Memorial Day 4:080:00/4:08
Bass-baritone Kerry Wilkerson, my friend and artistic collaborator, knows a thing or two about patriotic music. In 2018, he retired from the U.S. Army Chorus, one of the few professional men’s choruses in the United States. It has a long-established reputation for excellence in the performance of men's choral literature, from military music and patriotic standards to pop, Broadway, folk, and classical music.
Kerry challenged me to compose a choral setting of text with a patriotic American theme for four-part men’s chorus. Not one to shy from a challenge, I accepted.
Which text to choose?
My friend and neighbor, Jenny Letowt, suggested I would find my answer among the poetry of Joyce Kilmer. She lent me her copy of Trees & Other Poems by Kilmer, which I read and fell in love with.
Kilmer was a celebrated American writer, best known for his 1913 poem, Trees. Literary critics, from Kilmer’s time to the present, fault the poem as being overly sentimental and romantic. Yet many readers, myself included, find the poem charming. Nothing wrong with sentimental.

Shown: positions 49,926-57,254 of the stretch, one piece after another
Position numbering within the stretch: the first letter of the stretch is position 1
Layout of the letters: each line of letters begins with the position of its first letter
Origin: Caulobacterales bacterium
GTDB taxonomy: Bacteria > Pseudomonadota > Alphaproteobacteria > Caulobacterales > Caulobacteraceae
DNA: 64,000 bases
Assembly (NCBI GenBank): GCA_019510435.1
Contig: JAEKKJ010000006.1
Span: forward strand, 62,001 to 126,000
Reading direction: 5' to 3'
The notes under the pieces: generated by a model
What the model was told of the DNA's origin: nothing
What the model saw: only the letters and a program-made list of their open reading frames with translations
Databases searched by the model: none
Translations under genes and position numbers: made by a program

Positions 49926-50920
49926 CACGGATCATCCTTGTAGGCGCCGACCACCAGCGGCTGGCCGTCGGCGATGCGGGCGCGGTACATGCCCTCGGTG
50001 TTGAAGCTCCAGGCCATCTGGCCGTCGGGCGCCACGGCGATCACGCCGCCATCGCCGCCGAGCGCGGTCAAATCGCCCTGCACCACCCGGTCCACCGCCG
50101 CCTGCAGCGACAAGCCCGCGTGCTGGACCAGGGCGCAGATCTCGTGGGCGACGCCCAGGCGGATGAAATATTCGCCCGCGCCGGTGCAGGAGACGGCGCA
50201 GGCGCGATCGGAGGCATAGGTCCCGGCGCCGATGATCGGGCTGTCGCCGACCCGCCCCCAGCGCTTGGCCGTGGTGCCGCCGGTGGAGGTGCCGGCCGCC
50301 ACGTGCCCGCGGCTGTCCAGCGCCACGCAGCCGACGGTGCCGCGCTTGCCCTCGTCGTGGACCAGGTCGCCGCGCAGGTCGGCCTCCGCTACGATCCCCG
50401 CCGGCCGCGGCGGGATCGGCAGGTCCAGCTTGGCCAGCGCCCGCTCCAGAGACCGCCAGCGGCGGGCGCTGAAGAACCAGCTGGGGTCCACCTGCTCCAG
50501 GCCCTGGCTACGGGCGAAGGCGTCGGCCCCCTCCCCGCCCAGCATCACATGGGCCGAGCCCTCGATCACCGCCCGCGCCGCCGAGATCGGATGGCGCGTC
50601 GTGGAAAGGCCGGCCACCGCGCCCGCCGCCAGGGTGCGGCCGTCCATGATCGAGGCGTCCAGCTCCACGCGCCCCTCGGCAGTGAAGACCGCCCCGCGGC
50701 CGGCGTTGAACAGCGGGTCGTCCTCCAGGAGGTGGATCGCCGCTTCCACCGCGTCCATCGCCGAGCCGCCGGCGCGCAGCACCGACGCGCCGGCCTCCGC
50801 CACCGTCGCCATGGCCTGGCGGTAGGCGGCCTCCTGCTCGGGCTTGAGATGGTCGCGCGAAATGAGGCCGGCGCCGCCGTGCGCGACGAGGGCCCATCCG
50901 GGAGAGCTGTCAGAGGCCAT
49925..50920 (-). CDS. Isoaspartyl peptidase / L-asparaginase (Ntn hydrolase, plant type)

Kilmer was also a patriot, who made the ultimate sacrifice. He was killed by an enemy sniper’s bullet on July 30, 1918, during the Second Battle of the Marne in World War I.
Jenny was right!
After reading Kilmer's Trees & Other Poems, I found a poem which could not have a more patriotic American theme. It is called Memorial Day. Like Trees, it is delightfully sentimental, and it inspired me to compose my new choral work of the same name.
Scored for four-part men's chorus, trumpet in C and snare drum, Memorial Day is my tribute to the fallen men and women of the U.S. armed forces.
The bugle echoes shrill and sweet,
But not of war it sings to-day,
The road is rhythmic with the feet
Of men-at-arms who come to pray.
The roses blossom white and red
On tombs where weary soldiers lie;
Flags wave above the honored dead
And martial music cleaves the sky.
Above their wreath-strewn graves we kneel,
They kept the faith and fought the fight.
Through flying lead and crimson steel
They plunged for Freedom and the Right.
May we, their grateful children, learn
Their strength, who lie beneath this sod,
Who went through fire and death to earn
At last the accolade of God.
Joyce Kilmer, 1886 - 1918